As for who closes in Strop's place, Maddon said, "I have no idea. All of those guys are on fumes."

The Cubs do not have another off-day until next Thursday and have had to lean heavily on top relievers like Steve Cishek, Justin Wilson and Jesse Chavez lately as Carl Edwards Jr. tries to right the ship during a recent bout of struggles.

This is time of year where the bullpen becomes a central focus of every contending team as they battle down the stretch and into October.

If ever there was a time for the Cubs to put together some blowout wins to reduce the pressure and give guys a day or two of rest, it would be this weekend against the Reds at Wrigley Field.

Yu Darvish is ready for takeoff

Yu Darvish is ready for takeoff

Yu know the Cubs season is right around the corner when we catch word of a Darvish bullpen.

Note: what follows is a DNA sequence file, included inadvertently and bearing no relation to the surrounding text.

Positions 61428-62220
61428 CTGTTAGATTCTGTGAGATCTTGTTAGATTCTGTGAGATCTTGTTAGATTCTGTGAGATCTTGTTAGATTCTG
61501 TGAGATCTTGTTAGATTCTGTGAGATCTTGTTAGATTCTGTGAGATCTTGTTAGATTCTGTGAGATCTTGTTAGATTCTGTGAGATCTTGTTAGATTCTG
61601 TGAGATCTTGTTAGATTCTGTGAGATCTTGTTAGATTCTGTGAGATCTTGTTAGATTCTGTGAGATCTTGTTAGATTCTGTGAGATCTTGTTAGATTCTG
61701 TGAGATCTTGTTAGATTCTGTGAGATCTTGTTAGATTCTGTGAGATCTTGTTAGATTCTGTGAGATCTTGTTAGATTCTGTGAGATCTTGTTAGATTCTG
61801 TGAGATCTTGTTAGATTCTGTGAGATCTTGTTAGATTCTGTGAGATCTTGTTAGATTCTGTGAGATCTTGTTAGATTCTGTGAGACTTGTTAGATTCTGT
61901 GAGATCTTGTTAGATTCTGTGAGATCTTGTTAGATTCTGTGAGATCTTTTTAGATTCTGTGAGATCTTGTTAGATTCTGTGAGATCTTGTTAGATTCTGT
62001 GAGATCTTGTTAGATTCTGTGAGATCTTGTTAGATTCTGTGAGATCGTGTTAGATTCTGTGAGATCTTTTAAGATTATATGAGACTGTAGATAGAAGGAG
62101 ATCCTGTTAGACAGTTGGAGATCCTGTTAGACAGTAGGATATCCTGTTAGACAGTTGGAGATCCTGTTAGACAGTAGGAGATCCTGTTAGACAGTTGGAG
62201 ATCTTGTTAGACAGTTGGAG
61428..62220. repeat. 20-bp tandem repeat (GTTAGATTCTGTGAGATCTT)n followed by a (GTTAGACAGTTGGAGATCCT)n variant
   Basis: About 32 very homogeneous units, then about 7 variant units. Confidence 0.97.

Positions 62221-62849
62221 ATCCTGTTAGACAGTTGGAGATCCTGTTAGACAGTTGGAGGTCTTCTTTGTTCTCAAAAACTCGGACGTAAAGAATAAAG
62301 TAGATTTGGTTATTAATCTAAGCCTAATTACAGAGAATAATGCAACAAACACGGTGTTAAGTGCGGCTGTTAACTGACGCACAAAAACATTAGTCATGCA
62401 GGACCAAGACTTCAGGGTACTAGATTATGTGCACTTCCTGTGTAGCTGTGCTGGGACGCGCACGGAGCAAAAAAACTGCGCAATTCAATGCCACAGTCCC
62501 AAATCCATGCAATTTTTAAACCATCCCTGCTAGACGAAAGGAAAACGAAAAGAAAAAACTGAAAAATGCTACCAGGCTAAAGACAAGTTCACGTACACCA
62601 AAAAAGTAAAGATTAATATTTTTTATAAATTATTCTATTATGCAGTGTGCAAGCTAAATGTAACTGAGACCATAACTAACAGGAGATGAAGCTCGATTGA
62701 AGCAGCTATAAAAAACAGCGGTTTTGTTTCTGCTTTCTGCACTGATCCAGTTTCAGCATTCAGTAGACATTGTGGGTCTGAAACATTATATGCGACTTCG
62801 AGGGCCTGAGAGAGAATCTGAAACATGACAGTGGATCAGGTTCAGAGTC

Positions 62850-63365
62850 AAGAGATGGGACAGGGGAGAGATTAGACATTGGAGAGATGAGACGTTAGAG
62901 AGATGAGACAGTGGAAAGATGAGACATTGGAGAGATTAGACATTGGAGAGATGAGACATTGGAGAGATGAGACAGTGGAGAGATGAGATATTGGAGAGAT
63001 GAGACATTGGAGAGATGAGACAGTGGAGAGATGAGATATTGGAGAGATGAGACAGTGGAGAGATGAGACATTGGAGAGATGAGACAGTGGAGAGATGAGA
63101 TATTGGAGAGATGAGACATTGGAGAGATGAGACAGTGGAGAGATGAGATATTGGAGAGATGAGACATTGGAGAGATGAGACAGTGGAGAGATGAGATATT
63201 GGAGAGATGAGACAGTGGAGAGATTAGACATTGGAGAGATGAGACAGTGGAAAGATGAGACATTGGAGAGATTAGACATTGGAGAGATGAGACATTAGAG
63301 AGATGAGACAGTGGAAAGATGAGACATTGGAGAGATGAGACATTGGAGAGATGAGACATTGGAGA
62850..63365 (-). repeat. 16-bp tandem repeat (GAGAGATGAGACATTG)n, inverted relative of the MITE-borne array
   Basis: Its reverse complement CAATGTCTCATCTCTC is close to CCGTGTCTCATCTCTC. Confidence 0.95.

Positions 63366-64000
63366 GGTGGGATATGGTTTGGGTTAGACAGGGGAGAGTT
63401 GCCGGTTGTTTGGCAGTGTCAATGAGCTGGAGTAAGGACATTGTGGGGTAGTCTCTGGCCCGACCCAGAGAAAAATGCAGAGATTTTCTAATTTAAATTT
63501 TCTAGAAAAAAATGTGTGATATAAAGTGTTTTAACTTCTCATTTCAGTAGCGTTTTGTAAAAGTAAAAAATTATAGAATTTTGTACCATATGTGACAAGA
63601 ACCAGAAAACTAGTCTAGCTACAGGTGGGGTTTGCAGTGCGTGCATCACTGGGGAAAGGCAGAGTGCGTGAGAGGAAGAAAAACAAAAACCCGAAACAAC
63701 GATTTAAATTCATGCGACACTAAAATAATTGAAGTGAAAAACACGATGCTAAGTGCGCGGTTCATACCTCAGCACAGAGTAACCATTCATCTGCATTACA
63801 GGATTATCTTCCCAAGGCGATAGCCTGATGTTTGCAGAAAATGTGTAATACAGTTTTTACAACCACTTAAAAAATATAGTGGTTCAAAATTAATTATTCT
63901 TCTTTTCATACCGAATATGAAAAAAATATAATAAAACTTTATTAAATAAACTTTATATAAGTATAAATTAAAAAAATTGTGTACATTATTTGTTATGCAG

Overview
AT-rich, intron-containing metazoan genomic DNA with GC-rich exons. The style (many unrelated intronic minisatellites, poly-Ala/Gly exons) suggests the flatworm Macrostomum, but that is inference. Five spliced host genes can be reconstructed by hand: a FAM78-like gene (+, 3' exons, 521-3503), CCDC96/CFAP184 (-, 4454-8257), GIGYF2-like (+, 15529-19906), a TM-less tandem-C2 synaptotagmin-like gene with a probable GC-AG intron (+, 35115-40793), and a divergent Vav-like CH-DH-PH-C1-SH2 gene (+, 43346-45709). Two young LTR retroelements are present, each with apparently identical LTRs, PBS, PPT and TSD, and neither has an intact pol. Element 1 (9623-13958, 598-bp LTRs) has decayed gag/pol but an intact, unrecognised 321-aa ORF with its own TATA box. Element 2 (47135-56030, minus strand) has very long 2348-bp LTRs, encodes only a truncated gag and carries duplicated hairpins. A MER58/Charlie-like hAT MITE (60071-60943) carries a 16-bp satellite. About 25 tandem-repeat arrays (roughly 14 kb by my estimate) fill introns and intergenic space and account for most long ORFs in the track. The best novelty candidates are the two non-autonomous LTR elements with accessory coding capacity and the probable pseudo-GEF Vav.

Darvish still hasn't even been a member of the Cubs organization for a full calendar year, but almost that entire time has been spent with the focus firmly on his health.

That hasn't changed for the 32-year-old pitcher enjoying his first Cubs Convention amid Winter Storm Harper at the Sheraton Grand Chicago this weekend.

Darvish said he is fully healthy now and his offseason program is progressing along slowly after he underwent a debridement procedure on his right elbow in September.

Darvish was slated to throw from 120 feet for the first time Saturday, planning 20 pitches from that distance. From there, he will have a bullpen on Friday.

"His health is everything, clearly," Theo Epstein said. "I know it's not worth anything at this point of the calendar, but the reports are terrific. He's added a lot of good muscle, he's added a lot of flexibility.

"Most importantly, his arm feels terrific. He's experiencing no discomfort whatsoever when throwing and when testing his arm. He's walking around with a little bit of confidence. I think that reflects how he's feeling about himself physically."

Cubs fans might be sick of hearing this narrative, but a healthy Darvish really can do a quite a bit in changing the team's overall fortunes for 2019. This is a guy who strikes out batters at a higher rate than any other starting pitcher in baseball history and even when he was able to pitch in 2018, he sported an ERA more than a run-and-a-half higher than his previous career mark.